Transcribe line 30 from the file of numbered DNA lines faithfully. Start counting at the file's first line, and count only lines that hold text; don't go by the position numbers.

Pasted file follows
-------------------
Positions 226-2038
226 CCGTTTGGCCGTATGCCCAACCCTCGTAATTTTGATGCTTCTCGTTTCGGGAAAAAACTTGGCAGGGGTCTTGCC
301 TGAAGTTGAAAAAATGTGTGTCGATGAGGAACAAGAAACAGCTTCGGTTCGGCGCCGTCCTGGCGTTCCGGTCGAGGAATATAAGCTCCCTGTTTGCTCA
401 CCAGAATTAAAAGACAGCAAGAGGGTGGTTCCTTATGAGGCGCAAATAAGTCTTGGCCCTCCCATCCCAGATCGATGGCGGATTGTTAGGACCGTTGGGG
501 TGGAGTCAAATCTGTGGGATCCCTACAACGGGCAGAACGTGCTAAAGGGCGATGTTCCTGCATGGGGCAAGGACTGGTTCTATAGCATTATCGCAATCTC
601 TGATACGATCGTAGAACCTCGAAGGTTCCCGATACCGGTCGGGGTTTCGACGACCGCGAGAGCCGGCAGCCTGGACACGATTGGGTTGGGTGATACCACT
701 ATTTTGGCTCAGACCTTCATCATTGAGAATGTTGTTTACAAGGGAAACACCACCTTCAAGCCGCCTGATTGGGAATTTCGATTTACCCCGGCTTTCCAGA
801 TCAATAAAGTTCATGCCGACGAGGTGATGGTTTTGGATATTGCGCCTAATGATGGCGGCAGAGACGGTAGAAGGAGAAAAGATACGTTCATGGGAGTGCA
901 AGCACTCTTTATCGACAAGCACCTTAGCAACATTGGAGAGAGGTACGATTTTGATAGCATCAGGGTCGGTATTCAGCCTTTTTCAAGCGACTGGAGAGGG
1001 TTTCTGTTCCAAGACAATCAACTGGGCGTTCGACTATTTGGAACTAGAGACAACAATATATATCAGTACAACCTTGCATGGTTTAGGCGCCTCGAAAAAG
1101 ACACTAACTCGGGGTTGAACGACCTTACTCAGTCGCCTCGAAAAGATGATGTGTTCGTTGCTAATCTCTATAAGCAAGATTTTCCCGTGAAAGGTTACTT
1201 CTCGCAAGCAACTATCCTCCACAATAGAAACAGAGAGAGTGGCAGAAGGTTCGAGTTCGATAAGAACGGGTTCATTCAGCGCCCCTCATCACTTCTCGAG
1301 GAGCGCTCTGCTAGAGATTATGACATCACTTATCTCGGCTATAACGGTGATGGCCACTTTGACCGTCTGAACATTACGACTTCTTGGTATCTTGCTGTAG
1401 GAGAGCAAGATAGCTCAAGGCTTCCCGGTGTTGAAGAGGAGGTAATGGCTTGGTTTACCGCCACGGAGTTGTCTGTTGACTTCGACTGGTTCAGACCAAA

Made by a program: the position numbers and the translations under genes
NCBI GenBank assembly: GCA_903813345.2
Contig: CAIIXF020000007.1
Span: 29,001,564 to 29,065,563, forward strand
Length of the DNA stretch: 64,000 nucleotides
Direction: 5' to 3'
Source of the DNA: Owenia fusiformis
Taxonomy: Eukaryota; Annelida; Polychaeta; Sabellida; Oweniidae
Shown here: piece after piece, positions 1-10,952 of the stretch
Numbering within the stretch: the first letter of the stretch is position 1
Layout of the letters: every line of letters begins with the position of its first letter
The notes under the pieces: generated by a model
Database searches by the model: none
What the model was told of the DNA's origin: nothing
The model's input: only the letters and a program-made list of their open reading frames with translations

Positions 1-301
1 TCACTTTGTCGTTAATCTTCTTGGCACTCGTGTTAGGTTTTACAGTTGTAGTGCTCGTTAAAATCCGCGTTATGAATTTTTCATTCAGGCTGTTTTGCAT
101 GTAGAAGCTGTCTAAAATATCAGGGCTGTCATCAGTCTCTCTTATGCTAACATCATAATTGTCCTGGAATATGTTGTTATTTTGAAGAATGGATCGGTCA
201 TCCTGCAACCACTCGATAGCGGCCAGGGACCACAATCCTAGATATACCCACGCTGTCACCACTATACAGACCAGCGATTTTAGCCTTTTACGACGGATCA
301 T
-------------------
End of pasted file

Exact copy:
Positions 1-301